Part Two of the novel shifts the narrative perspective to that of the she-wolf. The pitbull had White Fang by the neck and was slowly going in to open the jugular. When Cherokee and White Fang fight, Keenan is somewhat of a passive onlooker, and is not resentful when Weedon Scott breaks up the fight between the two dogs.
In the Indian camp, the cub has to learn how to function in the presence of the Indians, and he must also learn how to protect himself against the other puppies. Only the oldest and sneakiest wolf, named One Eye, survives, earning him the right to, um, have a sleepover with the she-wolf.
When a famine occurs, he runs away into the woods and encounters his mother Kiche, only for her to chase him away for she has a new litter of cubs.
Scott then takes White Fang with him. It is a time of famine, and they are low on food; also, they have little ammunition.
In the first part, Henry and Bill are driving a dogsled containing the corpse of an English lord whose body they are taking back to civilization. He arranged fights and took in bets on them. Eventually, the she-wolf finds a cave and gives birth to a litter of cubs. The story then follows the pack, which has been robbed of its last prey.
The first is a large gray wolf who is leader of the pack, the second an old wolf without his right eye, and the third a three-year-old male. They discover that they are being followed by a pack of wolves. White Fang has a harsh life in the Indian camp; the current puppy pack, seeing him as a wolf, immediately attacks him.
The last four parts consist first of White Fang living with his mother in the wild and then his life under three very different human masters. White Fang, however, escapes and sneaks aboard the ship. The she-wolf tends her young while One-Eye hunts for White Fang defeats all opponents pitted against him, including several wolves and a lynx, until a bulldog called Cherokee is brought in to fight him.
President Theodore Rooseveltwho first spoke out against the "sham naturalists" inspecifically named London as one of the so-called "nature fakers".
White Fang grows up as an outcast, since the other dogs smell wolf on him and hate it. Under the protection and patience and compassion of Weedon Scott, White Fang gradually learns to appreciate a human being, and ultimately he comes to possess a love and affection for Scott.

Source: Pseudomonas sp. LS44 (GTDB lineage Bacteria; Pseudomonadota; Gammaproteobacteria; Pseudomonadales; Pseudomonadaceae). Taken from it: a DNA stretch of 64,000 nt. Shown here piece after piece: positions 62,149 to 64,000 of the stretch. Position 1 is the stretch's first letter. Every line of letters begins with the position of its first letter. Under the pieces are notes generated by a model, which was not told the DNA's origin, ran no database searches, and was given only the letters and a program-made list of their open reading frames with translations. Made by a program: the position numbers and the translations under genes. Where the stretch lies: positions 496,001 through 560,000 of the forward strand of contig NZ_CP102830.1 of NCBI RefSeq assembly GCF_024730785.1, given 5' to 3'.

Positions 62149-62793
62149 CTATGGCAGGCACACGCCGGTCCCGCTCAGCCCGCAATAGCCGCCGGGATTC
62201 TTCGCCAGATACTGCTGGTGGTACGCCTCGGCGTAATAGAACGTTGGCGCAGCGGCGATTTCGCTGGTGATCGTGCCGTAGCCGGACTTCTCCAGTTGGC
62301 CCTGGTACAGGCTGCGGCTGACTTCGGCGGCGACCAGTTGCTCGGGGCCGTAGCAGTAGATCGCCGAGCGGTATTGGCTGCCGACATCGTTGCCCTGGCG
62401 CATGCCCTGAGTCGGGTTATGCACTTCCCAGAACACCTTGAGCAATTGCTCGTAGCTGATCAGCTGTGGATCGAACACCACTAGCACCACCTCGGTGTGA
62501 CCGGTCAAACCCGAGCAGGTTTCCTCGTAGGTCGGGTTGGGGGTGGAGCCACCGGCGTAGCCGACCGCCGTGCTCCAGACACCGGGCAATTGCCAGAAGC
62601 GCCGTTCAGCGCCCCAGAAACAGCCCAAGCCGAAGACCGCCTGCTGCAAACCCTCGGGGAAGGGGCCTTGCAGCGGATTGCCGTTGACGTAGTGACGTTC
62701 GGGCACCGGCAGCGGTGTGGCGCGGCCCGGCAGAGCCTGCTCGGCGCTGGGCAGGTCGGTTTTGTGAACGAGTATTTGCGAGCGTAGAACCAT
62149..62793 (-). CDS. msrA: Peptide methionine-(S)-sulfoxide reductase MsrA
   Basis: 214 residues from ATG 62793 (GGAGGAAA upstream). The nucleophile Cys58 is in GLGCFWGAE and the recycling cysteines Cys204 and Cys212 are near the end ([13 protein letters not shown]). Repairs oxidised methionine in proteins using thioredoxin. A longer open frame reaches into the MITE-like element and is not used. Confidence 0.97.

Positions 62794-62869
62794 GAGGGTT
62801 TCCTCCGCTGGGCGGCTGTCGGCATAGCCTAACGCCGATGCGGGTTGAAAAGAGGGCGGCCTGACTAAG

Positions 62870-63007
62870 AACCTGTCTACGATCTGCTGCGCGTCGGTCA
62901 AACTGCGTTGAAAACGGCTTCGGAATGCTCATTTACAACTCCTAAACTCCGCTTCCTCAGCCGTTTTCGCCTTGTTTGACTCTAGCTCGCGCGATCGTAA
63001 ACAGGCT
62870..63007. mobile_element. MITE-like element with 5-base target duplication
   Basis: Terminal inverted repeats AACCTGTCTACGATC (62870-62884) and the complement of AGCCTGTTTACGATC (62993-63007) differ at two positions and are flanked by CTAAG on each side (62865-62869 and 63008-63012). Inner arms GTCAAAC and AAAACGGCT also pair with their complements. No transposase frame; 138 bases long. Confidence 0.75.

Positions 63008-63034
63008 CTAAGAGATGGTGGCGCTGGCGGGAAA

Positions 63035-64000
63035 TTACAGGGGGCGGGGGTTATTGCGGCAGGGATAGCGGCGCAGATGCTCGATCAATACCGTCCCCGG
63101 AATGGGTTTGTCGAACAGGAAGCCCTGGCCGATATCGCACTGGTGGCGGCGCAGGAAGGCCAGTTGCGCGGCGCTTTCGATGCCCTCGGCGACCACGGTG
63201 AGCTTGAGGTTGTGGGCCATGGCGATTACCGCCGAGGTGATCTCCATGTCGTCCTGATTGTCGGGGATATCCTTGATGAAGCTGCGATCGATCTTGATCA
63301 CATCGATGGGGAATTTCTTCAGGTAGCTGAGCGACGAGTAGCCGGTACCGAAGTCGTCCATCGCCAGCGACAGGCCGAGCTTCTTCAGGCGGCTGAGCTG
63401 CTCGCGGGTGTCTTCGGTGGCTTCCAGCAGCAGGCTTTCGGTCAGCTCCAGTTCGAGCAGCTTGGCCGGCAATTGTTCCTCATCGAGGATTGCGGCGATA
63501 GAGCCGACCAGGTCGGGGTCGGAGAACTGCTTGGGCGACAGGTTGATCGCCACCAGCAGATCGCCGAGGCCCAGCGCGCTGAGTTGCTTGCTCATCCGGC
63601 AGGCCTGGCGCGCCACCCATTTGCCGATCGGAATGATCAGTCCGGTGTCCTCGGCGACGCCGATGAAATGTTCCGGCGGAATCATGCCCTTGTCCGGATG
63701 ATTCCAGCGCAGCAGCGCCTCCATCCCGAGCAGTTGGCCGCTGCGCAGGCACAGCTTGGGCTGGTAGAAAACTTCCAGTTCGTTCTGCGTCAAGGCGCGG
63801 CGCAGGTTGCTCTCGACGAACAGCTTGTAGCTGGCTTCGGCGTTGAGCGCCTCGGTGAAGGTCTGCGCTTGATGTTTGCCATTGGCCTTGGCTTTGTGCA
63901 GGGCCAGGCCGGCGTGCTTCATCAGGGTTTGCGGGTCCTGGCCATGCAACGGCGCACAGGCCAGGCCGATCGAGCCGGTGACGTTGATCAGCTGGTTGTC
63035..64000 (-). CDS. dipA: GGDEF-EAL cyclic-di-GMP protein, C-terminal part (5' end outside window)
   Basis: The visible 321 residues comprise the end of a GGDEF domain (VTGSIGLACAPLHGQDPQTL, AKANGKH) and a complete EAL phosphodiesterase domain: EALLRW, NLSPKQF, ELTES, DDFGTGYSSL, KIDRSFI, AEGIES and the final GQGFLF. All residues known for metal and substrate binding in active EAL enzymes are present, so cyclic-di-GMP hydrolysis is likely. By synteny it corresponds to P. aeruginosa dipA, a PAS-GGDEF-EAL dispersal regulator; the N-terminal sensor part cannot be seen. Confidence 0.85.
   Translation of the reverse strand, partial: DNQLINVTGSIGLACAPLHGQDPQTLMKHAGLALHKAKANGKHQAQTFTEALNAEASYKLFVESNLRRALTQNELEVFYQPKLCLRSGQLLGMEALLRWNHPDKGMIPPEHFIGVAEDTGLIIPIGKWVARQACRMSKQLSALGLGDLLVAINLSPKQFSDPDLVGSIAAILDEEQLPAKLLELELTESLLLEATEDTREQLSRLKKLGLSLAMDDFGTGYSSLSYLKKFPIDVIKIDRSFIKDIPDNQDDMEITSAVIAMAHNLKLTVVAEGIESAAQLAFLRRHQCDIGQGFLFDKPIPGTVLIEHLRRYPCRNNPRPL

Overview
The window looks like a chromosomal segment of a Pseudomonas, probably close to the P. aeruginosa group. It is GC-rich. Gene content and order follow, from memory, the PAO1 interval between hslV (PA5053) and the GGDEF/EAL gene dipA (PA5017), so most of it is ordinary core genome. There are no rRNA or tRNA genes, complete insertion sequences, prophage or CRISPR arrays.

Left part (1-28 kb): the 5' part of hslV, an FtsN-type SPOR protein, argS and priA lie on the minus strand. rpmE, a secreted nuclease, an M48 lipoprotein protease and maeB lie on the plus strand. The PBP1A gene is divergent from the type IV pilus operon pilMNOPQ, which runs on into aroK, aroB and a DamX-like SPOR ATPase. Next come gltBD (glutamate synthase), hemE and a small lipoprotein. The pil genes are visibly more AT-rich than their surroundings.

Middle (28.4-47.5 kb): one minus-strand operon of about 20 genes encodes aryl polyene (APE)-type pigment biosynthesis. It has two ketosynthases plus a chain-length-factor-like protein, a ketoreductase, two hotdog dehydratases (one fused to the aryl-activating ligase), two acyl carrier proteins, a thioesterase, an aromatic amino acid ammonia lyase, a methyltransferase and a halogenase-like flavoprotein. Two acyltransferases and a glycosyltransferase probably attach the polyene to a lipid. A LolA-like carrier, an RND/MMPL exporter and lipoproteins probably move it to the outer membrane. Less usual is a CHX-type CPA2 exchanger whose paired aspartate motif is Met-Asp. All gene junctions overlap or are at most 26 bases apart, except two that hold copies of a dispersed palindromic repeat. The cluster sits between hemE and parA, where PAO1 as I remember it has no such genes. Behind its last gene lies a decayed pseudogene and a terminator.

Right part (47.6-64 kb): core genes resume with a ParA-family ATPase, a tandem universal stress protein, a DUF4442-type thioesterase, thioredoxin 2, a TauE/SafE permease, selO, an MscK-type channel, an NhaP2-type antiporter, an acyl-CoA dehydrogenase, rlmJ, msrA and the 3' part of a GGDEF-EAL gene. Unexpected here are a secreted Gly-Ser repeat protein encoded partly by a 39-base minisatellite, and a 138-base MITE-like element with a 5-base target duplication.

In Sierra Vista, White Fang must adjust to the laws of the estate. As a result, they become suspicious, and finally they notice a she-wolf who comes to the camp at night and lures the dogs away.
Scott, therefore, chooses to take the dog along. He fights other dogs until he meets his match in a bulldog and is saved only by a man named Scott.
Beauty collects a tasty profit along the way. When his mother is taken from him, he attempts to follow her, but he is severely beaten by Gray Beaver, and thus he quickly learns another lesson — to obey the "man-god.
They only have three bullets left and Bill, one of the men, uses them to try to save one of their dogs; he misses and is eaten with the dog. The she-wolf gives birth to a litter of five cubs by the Mackenzie Riverand all but one die from hunger.
Then his mom pulls a nasty trick on him by heading to a Native American camp where she used to be domesticated. When Scott attempts to return to California alone, White Fang pursues him, and Scott decides to take the dog with him back home.
This gives One-Eye the right to mate with the she-wolf. The novel ends by showing how White Fang learns to exist as a domesticated animal. Strangely, the next morning, there are only five dogs to be fed. Table of Contents Short Summary Two men are out in the wild of the north.
White Fang turns into a crazy, hate-filled beast, perfectly happy to kill any dog in the ring for laughs. White Fang kills Hall and is nearly killed himself but survives.
He realizes how hard life in the wild is when he runs away from camp and earns the respect of Grey Beaver when he saves his son Mit-Sah from a group of boys seeking revenge. White Fang is treated terribly by this cruel man; he is constantly forced into bloody fights with other dogs so that Smith can win bets.
Scott tames White Fang and takes him back to California with him. I have been guilty of writing two animal—two books about dogs. The Lynx was a ferocious and vengeful feline.
The story ends with White Fang relaxing in the sun with the puppies he has fathered with the sheep-dog Collie.Lesson Summary. White Fang is a novel written in by Jack London. It changes perspective from the point of view of humans to the point of view of wolves.
The plot centers on a wolf cub named White Fang and his relationship with the humans in his life. White Fang finally learns to trust humans and is domesticated by a man named.
The other dogs of the village terrorize White Fang, especially one named Lip-lip. White Fang becomes more and more vicious, encouraged by his master.
He kills other dogs. White Fang is a novel by American author Jack London (–) — and the name of the book's eponymous character, a wild wolfdog. First serialized in Outing magazine, it was published in The story takes place in Yukon Territory and the Northwest Territories, Canada, during the s Klondike Gold Rush and details White Fang's.
Jack London’s White Fang: Summary “White Fang” starts out with 2 men and a group of 6 sled dogs traveling across the Arctic with a dead man in a coffin.
This group was followed by a pack of famished wolves. Life is tough but fair in the camp, and White Fang takes several trips with his master as the head of his dog team. Every time he leaves, he fights with the other dogs he. White Fang, however, escapes and sneaks aboard the ship.
Scott, therefore, chooses to take the dog along. The novel ends by showing how White Fang learns to exist as a domesticated animal.Download